On the 27th May, a Tuesday, Petru was headed for the station with his companion.  They took each others’ hands.  It can be seen on the CCTV of via Pignasecca, which leads to Cumana.  Four scooters arrive, two men on each of them.  They are members of the Sarno di Pontcelli, one of the countless clans of local mafia.  They shoot in the air, horizontally, to the left and to the right, to intimidate those who might support the return to their territory of the old boss, Mariano, who had just been released from prison.  They shoot.

Panic.  Everyone flees.  Petru and his wife too, diving into the station.

They shoot blindly, and for Petru, fatally: a bullet into his underarm.  The underground camers show him, at first, standing and holding his companion’s neck, then staggering towards the barriers.  Then collapsing.  Then dying.

Beside him, his wife asks for help, shakes, loses all reason.

People are all around.  Plenty of them.  They are afraid, they are in a hurry, they don’t want to see.  They stamp their tickets, they watch but walk on, they step over the barriers so as not to have to stop.

So many people.  Without blinking an eyelid.

And Petru, the little Romany organ-player, dies at their feet.

“Shot”, as they say in Naples.

“Shot”, as Robert Saviano described in his incredible book, Gommorra, on the Camorra and Neopalitan indifference.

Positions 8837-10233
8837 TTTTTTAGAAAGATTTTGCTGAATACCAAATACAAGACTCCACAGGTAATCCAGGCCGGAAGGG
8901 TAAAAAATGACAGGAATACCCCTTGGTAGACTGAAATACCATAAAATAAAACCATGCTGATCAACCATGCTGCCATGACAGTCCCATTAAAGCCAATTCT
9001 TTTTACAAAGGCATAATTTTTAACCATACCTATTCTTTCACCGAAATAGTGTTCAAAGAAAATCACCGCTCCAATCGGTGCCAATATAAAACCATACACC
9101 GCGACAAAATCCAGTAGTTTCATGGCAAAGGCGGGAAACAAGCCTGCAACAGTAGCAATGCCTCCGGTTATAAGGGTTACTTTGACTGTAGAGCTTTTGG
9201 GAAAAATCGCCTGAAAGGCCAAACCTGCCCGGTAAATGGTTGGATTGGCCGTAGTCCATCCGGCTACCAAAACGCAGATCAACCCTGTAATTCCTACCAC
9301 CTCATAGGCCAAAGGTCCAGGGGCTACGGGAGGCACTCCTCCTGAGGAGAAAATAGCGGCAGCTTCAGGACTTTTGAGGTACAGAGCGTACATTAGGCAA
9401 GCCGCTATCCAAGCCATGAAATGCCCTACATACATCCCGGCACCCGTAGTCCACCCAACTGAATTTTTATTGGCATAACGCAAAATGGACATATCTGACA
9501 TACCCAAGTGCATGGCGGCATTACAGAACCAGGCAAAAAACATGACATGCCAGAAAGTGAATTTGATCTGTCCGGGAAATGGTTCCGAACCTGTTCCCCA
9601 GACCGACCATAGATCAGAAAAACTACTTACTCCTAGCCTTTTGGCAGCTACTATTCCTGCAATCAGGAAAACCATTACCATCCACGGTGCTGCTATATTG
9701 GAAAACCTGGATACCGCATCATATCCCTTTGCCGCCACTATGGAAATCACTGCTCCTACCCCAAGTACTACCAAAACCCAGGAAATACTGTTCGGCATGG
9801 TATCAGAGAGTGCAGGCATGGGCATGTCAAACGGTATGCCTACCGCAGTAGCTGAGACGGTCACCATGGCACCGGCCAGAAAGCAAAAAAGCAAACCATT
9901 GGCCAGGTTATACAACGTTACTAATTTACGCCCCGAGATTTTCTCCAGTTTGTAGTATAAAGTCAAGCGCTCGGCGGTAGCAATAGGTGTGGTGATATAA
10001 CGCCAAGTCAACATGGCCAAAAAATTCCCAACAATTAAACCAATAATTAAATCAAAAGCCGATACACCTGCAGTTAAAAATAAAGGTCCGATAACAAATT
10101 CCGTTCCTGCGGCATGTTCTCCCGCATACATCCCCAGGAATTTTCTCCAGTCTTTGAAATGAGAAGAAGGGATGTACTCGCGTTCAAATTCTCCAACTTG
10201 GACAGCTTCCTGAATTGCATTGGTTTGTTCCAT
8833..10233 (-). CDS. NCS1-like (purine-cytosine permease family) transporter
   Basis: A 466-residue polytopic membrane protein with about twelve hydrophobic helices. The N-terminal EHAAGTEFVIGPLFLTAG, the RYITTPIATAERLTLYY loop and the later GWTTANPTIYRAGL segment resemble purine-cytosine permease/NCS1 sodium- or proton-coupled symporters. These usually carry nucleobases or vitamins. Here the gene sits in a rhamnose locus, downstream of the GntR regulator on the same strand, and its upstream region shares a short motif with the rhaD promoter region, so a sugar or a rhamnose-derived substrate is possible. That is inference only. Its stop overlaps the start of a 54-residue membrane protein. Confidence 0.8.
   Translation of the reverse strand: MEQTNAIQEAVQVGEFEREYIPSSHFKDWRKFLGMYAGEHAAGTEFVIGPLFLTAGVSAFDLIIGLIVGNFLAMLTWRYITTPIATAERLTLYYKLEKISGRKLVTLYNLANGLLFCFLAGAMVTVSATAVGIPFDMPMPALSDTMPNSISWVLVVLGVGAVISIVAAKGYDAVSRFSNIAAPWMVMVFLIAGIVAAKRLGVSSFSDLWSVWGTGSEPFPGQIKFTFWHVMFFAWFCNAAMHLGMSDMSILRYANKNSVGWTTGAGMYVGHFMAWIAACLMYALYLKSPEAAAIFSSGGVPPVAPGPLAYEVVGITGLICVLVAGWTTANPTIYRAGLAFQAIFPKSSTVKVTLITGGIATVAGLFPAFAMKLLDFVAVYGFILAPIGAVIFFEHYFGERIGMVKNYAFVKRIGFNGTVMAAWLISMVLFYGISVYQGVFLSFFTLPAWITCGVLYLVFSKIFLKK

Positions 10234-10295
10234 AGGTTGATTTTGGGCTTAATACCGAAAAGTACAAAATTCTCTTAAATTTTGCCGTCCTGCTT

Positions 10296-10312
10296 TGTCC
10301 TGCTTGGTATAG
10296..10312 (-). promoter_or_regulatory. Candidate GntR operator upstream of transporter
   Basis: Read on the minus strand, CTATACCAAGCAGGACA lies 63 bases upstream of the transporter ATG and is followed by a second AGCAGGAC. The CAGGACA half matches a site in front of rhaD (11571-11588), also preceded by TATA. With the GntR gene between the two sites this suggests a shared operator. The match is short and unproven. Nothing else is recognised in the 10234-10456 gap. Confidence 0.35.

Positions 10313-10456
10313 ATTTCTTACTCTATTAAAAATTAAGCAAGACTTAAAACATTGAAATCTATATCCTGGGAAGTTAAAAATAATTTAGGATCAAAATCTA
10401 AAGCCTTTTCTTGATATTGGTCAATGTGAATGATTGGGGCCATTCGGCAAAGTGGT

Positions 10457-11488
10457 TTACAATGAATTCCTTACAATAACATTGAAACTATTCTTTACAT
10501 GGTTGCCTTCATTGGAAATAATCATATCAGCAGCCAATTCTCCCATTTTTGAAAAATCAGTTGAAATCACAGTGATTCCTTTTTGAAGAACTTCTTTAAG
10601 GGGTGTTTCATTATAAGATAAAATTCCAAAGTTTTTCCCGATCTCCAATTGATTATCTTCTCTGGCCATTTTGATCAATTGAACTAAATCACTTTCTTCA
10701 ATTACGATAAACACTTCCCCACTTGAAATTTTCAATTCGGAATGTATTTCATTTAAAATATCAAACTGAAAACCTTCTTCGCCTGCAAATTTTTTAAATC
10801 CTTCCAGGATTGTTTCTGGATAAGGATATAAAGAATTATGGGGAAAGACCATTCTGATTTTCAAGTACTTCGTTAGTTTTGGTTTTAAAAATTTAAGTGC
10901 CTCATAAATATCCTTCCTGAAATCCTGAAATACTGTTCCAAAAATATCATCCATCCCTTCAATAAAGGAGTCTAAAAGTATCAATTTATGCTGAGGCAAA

There was a hospital five hundred metres away.  The sun was shining outside.

People were saying hello to one other.

And then the most inhuman side of Naples, the most Neopalitan side of humanity – zero consideration for life.

Because death, that’s life.  Life is death too.

It was on the 27th May, but the pictures have only been on the internet for a few days.

In Italy, meanwhile, there has been a lot of official emotion, a lot of articles, a lot of flowers, a lot of indignation.

There has also been the expulsion of Petru’s little wife.

Look at these pictures.

Look carefully.

It’s here.

It’s now.

It’s us.”

And lest we forget, a reminder of the two girls whose death didn’t distract sunbathers on the beach.


EU-US : The secret meetings on anti-terror policy

Posted in Translation with tags , , , , , , on June 16, 2009 by belfasttobrussels

Today’s Le Monde has exclusively revealed a series of fourteen meetings on the principles of the ‘war on terror’, held between senior EU legal advisers and a US team led by John Bellinger, former Legal Adviser to the Secretary of State.  The meetings began under the Bush administration and one has been held since Obama assumed the Presidency.

The investigation reveals the existence of an eight-point plan encapsulating a common EU position to counter such practices as ‘black sites’ and ‘extraordinary rendition’.